I think he and I may agree that sociology isn’t as prominent as it was during the era of Daniel Bell or Jim Coleman. But it isn’t for want of trying or quality of research. There’s a decoupling of sociology from the public sphere that’s disturbing. My personal hypothesis is that sociology’s public image has been distorted. For example, a lot of people think sociology is all post-modernism. They also conflate a sincere discussion of inequality with knee jerk Marxism. It’s hard to have a broad dialogue if people assume that you’ll hit them with Marxism and postmodernism.

    Like

    fabiorojas

    April 19, 2011 at 3:16 pm

  7. “The more people who can understand your writing, the less scientific it must be.”

    Tell that to Norbert Elias.

    Like

    Guillermo

    April 19, 2011 at 3:21 pm

  8. Fabio: We’re in agreement. I would say, also, that it’s not that sociology has moved away from public problems. Instead, resonant American frames have moved further and further away from sociological explanations. The rising prominence of market-based thinking and of individual-level explanations make sociology a harder sell. To blame sociology for that hardly seems an accurate diagnosis.

    Like

    Shamus Khan

    April 19, 2011 at 3:42 pm

  9. “Sociology was born in Chicago in the early 1900s, and was from the outset made by Americans, for Americans.”

    He really said that? Fall off chair laughing.

    Maybe it makes more sense in context.

    Like

    David Hoopes

    April 19, 2011 at 3:58 pm

  10. Shamus: What makes it even more strange is the rise of network analysis. Holistic thinking about social relations – and sociologists are on the cutting edge. But almost no one gives sociology credit for that.

    David: Nope, the context doesn’t make it sound any better. Though I am a die hard Chicago guy, I’ll readily admit that there was a lot of sociology aside from Park and Burgess!

    Like

    fabiorojas

    April 19, 2011 at 4:25 pm

  11. I have a question about this: What percentage of grants and/or money goes to qualitative versus quantitative research? Is there a difference financially in how research money is allocated? At UCSC I am told that much more funding is available for quant research projects than qual. Thank you.

    Like

    Seth

    April 19, 2011 at 4:46 pm

  12. There have been a lot of smug comments on Slate about the claim that sociology was born in the 1900s in Chicago. I’ll actually defend Sudhir here. First, it is pretty clear that he’s talking about urban sociology — and in particular the issues of race. And on this he’s right.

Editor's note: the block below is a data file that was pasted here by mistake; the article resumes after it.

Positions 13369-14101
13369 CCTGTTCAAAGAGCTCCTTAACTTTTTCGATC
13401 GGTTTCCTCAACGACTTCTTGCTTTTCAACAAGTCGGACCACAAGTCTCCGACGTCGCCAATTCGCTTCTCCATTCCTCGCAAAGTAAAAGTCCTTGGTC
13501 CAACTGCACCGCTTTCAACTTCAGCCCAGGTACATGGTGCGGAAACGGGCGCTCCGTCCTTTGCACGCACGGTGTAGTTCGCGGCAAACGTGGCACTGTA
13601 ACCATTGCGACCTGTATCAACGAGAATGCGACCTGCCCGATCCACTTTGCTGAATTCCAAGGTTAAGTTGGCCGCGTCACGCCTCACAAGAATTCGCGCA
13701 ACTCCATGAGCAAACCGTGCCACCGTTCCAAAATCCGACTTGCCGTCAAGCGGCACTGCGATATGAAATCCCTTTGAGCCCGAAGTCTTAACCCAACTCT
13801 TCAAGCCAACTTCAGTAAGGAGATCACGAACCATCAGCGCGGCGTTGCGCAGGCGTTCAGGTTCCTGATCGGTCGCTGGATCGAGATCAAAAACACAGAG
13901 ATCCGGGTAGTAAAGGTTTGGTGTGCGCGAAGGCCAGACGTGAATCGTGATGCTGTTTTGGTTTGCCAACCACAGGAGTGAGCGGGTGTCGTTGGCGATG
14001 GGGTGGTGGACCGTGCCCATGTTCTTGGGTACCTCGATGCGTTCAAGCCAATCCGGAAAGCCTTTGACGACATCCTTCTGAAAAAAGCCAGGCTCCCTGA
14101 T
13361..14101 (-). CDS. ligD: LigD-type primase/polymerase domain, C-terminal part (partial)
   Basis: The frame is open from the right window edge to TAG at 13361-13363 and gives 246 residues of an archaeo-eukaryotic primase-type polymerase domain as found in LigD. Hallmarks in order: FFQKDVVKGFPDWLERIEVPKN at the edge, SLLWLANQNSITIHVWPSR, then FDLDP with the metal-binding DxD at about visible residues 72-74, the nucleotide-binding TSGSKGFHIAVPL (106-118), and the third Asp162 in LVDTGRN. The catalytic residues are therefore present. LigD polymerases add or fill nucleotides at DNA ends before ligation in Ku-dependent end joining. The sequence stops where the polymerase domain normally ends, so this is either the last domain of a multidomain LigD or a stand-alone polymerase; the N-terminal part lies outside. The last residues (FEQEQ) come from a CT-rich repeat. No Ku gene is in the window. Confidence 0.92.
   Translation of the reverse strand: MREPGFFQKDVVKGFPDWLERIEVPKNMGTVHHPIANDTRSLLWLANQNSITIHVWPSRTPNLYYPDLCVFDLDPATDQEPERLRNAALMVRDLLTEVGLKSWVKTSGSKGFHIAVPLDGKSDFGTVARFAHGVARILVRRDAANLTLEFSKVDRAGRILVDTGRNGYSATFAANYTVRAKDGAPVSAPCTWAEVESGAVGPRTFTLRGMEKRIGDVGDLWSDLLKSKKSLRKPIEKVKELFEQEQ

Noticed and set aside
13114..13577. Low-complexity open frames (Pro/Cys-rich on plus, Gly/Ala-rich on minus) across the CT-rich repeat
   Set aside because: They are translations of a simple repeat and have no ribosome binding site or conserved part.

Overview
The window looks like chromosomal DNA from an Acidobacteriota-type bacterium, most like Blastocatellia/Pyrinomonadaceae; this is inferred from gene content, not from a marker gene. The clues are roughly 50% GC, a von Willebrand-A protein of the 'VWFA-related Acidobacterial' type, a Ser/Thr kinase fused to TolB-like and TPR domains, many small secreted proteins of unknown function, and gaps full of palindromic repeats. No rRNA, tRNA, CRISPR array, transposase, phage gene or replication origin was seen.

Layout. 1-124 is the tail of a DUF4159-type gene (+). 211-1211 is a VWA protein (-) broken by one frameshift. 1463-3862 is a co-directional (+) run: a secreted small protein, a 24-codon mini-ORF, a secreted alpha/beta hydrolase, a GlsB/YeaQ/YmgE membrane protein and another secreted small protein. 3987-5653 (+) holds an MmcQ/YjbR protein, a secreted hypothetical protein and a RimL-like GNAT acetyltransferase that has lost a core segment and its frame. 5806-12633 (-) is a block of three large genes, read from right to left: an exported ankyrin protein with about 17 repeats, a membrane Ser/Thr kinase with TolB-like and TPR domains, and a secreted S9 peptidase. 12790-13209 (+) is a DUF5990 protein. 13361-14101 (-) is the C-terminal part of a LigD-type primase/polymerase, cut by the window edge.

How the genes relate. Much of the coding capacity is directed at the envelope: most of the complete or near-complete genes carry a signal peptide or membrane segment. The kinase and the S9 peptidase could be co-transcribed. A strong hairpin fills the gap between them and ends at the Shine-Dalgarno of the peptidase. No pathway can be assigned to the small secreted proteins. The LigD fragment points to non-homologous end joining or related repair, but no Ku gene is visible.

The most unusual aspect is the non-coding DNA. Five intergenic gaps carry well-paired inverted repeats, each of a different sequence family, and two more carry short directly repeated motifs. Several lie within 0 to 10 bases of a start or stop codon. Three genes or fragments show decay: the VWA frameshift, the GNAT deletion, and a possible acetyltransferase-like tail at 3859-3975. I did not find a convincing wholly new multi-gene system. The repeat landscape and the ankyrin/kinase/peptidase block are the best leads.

Further, Durkheim, Weber and Marx aren’t so much the founders of sociology as they are part of a cannon constructed, in no small part, by Parsons in the 1937 – a good 40 years after the founding of AJS. Weber rarely thought of himself as a sociologist, and Marx didn’t at all.

    The glib snickering of the obviousness of sociology’s founding by Durkheim ignores something sociologists might be more attuned to: the ex post construction of cannons.

    Like

    Shamus Khan

    April 19, 2011 at 4:58 pm

  13. “…he’s talking about urban sociology — and in particular the issues of race. And on this he’s right.”

    No he isn’t. Georg Simmel wrote significant urban sociology in 1903 (‘Metropolis and urban life’). Issues of race are also hardly endemic to US sociology. It is one of the most common concepts in early Latin American sociology and social thought, to name one example.

    “The glib snickering of the obviousness of sociology’s founding by Durkheim ignores something sociologists might be more attuned to: the ex post construction of cannons.”

    With this I agree 100 %.

    Like

    Guillermo

    April 19, 2011 at 5:25 pm

  14. “What percentage of grants and/or money goes to qualitative versus quantitative research?”

    This requires keeping in mind that many research projects are expected to contain both qualitative and quantitative analysis.

    Like

    Guillermo

    April 19, 2011 at 5:27 pm

  15. @Guillermo: Simmel wrote on urban sociology. But few people even in the early Chicago school referenced it. Though Simmel appeared pretty prominently in the early AJS issues, he is rarely mobilized in the first forty years of the journal (compare him to Park or Small, and he appears about 1/3 of the time). He’s more popular than Weber, for sure, and a little less popular than Durkheim, and less still than Marx. But these were not the big influences to early sociological thought on the city among the Chicago school folks.

    As for Latin American sociology and race, this is not a history i know, absent of the more American anthropology tradition. Charles Wagley’s, “The Concept of Social Race in the Americas” immediate comes to mind.

    But I think both of this reinforces the point. Early sociology was pretty inward looking, and later sociology continues to be so. So the provincialism of our thought helps support the claim that urban sociology was, “made by Americans, for Americans.”

    Like

    Shamus Khan

    April 19, 2011 at 6:02 pm

  16. My laughter is very good natured. But, I’m sorry, it’s a funny statement (even if you can prove it’s true). I’m more than happy to let you all fight it out.

    Like

    David Hoopes

    April 19, 2011 at 6:54 pm

  17. @various commenters: Qualitative research suffers big time when it comes to funding. That’s a problem. However, ethnographers still manage to get it done at the end of the day. They publish and get good jobs. This suggests to me that the profession is still able to absorb qualitative research.

    Also, regarding this whole “who invented sociology” thing, the way it was written came off wrong. The context of the essay is urban soc, but Sudhir is definitely aiming at the whole profession.

    Like

    fabiorojas

    April 19, 2011 at 8:02 pm

  18. “Simmel wrote on urban sociology. But few people even in the early Chicago school referenced it.”

    Many scientific breakthroughs in history happened in the private sphere, and some did not even come to be known after the death of the scientist involved. Science is not only done in universities and scientific journals, so this institution-centered perspective is historically unacceptable.

    My opinion about the central topic is that sociology as a field is always supposed to be uncomfortable in its own skin. If you keep this in mind you’ll find all these texts about its crisis and impending death amusing at best.

    Like

    Guillermo

    April 19, 2011 at 9:32 pm